Armand Hadida: "A fashion show only makes sense if it reaches the general public"
According to Armand Hadida, a revolution is in the cards in terms of the fashion show calendar, and beyond the profession's organisation. A revolution that has been predictable for a long time but which had not been anticipated, in particular by the industry's institutions and corporate organisations which group together the luxury fashion labels.
"I have been alluding to this possibility to Didier Grumbach (head of the French federation of haute couture, ready-to-wear apparel, stylists and fashion designers, ed.) for many years now," pointed out the L'Eclaireur stores co-founder and also the Creative Director of the Tranoï trade show. "Obviously we could not let the fashion collections be broadcast across the media four or five months before they went on sale. It was too much of a danger for creativity. "
According to this front-rank player in the fashion world, this kind of laissez-faire has allowed the 'imitators', Armand Hadida notably cited Zara and H&M, to get rich cheaply, by playing the fast fashion card.
The US offensive on the 'see now, buy now' theme has also set a cat among the pigeons. "The Americans are somewhat right. A fashion show only makes sense if it reaches the general public," said Armand Hadida. "It's what marketing is all about."
He has his own idea about the calendar. "It should be split into two periods," he said. First, as is the current practice, three or four months before the products arrive in stores, there should be a series of presentations in showrooms and private venues, for buyers only." These presentations may last three days. Armand Hadida does not rule out the presence at these presentations of four or five journalists invited by the labels, who can be given snippets of the collections. "It'd be a way of knowing who cheats and broadcasts the images," he points out. According to Tranoï's creative director, it would also be a way for fashion labels to regain control of their image.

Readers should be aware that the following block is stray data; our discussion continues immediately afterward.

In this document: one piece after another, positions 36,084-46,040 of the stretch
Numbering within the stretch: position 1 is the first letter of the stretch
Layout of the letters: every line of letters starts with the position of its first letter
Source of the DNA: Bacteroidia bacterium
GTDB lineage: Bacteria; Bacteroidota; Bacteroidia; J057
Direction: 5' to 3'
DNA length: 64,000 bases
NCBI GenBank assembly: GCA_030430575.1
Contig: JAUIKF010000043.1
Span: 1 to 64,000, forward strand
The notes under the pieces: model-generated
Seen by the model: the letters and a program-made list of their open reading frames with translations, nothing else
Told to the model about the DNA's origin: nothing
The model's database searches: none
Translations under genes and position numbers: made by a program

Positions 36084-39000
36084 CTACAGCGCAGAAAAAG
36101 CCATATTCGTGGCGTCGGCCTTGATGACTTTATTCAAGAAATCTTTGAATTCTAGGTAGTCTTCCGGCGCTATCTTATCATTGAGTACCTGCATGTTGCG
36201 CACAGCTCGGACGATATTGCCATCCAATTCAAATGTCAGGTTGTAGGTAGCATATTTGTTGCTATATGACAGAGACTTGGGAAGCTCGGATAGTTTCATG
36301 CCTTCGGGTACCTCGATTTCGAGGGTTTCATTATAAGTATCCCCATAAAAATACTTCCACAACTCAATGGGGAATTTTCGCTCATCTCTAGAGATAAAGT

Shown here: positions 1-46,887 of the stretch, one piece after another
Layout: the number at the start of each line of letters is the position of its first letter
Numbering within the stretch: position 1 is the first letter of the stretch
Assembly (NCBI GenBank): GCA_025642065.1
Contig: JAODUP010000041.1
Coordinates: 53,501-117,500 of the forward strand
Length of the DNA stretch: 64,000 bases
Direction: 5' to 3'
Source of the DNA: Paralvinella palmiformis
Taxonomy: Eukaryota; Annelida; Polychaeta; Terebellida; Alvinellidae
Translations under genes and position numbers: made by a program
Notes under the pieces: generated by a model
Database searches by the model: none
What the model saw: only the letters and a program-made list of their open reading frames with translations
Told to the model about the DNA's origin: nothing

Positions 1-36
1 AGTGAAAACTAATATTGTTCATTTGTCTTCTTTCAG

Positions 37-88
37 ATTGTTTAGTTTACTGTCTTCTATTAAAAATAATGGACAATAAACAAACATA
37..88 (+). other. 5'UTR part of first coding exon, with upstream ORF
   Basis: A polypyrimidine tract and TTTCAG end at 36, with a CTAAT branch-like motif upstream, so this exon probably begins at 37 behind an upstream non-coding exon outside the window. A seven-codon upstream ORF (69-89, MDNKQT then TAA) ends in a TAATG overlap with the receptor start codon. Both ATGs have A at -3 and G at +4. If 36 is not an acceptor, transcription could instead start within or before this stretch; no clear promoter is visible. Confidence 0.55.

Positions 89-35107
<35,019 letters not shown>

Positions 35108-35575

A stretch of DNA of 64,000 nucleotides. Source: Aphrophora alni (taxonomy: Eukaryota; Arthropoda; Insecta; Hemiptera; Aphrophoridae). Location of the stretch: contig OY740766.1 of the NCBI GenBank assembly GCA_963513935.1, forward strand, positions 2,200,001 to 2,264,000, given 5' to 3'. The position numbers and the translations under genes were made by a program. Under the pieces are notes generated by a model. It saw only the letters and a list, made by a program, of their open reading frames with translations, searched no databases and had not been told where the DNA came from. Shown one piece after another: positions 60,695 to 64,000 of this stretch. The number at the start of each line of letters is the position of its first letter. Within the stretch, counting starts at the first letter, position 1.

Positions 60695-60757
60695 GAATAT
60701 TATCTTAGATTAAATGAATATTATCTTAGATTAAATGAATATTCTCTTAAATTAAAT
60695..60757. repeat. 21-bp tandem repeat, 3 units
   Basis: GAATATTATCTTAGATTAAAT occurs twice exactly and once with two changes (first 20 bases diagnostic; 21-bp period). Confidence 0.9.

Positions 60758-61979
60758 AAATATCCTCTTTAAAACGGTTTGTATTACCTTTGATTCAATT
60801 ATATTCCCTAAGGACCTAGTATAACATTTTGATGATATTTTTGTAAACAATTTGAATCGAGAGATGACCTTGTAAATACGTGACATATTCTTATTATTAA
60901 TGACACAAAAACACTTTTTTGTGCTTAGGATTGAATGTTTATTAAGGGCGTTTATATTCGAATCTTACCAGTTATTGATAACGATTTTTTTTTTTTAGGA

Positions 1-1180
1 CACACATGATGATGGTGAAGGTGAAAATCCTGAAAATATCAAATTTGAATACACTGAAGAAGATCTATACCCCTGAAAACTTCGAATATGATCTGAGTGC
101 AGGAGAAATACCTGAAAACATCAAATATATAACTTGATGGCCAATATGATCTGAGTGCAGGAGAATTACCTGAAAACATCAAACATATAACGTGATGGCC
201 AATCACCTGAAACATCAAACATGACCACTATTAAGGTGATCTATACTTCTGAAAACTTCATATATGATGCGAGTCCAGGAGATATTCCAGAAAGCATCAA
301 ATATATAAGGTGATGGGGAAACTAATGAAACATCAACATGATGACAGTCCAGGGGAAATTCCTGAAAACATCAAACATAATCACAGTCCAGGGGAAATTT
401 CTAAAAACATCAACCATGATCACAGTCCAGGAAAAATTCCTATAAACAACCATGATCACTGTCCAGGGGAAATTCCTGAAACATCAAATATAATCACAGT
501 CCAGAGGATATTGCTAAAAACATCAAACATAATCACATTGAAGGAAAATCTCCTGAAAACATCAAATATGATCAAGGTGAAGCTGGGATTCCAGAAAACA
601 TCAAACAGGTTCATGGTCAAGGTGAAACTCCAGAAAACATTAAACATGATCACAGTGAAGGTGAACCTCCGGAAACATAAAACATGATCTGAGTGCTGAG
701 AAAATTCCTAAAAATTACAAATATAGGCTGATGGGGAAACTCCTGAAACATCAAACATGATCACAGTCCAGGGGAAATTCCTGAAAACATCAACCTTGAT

Then, just before the products hit shelves, come the runway shows. These would be open to everyone: bloggers, journalists, etc. They would have to turn into major communications operations, as they have increasingly become. And especially, they must generate a maximum impact everywhere. "French and Italian labels are currently opposed to this model, but they will end up getting there," he said.
For Armand Hadida, there must always be a change in how young designers approach the creative process. "They must leave past practices behind, and also the academies themselves must stop teaching them," says Hadida. They must abandon the idea of a collection in order to concentrate on the clothing, on one single model for example, they must be flexible. Why not do without showrooms and focus on the end customer, who is today's decision-maker. Social media allows this. They could create network collectives, etc."
The co-founder of L'Eclaireur also added: "Of course, they would have to put their egos aside."
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